“I clearly registered to vote,” countered Jessie Cervantes of Harlem. “I served jury duty for two weeks, which I was glad to do to perform my civic duty, and I wanted to vote, too. Yet when I went to vote, I was told the same thing, that I was not affiliated with any party. This is your guys’ clerical error, not mine. It’s on you to prove that we didn’t change it, not us.”
Others said they were incredulous that they were registered for the wrong party because they went out of their way to double-check their registration prior to the primary.
Angelica Thornhill, a 30-year-old Pilates instructor from Crown Heights, said she has been a registered Democrat since 2004.
“When I checked with the Board of Elections in March, they told me I was listed as a Democrat and that they had me in their database. Yet, according to screenshots online from April 1 and April 6, I found I was no longer enrolled in a party. This makes no sense… . Why was my record touched two weeks before the primary?” Thornhill demanded.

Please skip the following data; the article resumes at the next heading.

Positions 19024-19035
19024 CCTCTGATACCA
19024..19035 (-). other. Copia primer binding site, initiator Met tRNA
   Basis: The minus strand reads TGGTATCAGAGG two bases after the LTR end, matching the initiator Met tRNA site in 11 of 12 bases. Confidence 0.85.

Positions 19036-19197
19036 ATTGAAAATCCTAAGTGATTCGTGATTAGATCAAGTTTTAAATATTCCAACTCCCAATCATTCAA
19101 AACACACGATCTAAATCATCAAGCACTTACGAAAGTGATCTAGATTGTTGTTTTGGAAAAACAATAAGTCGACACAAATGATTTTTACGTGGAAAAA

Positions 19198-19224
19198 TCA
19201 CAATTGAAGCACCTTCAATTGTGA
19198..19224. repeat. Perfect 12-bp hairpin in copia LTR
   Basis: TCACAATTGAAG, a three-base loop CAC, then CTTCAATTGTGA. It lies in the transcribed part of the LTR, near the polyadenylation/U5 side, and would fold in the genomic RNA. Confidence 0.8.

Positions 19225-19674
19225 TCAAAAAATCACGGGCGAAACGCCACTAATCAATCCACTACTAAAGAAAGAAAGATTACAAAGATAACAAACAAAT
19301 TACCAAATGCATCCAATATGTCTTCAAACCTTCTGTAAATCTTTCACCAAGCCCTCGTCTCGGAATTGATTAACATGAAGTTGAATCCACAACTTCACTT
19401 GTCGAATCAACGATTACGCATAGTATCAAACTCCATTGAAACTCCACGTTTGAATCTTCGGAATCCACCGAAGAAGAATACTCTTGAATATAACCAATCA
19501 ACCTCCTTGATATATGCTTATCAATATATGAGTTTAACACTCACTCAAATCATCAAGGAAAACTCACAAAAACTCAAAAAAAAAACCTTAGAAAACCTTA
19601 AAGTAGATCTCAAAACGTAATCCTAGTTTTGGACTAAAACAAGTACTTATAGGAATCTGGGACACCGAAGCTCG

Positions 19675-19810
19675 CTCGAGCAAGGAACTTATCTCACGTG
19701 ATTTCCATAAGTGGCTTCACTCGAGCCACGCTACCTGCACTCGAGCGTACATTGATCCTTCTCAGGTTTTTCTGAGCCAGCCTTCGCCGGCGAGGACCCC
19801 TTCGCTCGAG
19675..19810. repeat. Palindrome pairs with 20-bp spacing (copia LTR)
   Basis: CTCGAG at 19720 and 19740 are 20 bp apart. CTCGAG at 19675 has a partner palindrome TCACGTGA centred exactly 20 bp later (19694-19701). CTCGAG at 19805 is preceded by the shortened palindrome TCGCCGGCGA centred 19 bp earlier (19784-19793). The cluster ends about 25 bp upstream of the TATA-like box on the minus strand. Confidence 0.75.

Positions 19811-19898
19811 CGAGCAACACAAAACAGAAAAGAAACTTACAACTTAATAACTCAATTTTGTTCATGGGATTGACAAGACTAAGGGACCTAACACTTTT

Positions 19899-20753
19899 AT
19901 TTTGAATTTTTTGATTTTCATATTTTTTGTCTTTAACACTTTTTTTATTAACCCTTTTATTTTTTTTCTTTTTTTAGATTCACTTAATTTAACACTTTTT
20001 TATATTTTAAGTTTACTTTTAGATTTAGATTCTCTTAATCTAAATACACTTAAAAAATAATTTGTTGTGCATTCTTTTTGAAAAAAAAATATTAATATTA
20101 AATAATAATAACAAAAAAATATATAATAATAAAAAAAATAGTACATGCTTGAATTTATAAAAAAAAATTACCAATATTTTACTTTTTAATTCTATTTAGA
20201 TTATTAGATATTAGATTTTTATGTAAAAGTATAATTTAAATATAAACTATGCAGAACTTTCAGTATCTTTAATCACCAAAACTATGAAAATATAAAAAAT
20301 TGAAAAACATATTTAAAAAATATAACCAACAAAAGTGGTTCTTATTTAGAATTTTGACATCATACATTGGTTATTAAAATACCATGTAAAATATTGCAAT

Thornhill said she took a day off from work to correct her registration in advance of the primary. And yet when she went to vote, she had to do so via court order, because she had been recorded as an independent, unaffiliated voter.
“If that’s your mistake, my vote should be counted,” she protested. “Until you guys figure all this stuff out, there should be no certification of the election.”
Ryan told Thornhill that some of the confusion may be due to discrepancies between the data recorded on the New York State and New York City Board of Elections Web sites.
“The screenshots that we’re seeing are from people going into the New York State Board of Elections Web site. The New York City data was different because of the backlog… . We’re going to discuss making our voter look-up more user-friendly and up to date,” he added.
“It’s all willy-nilly,” Ryan said of the discrepancies.
It all sounded like bureaucratic appeasement to Niko House, an Army veteran, who said he was too angry to be nice.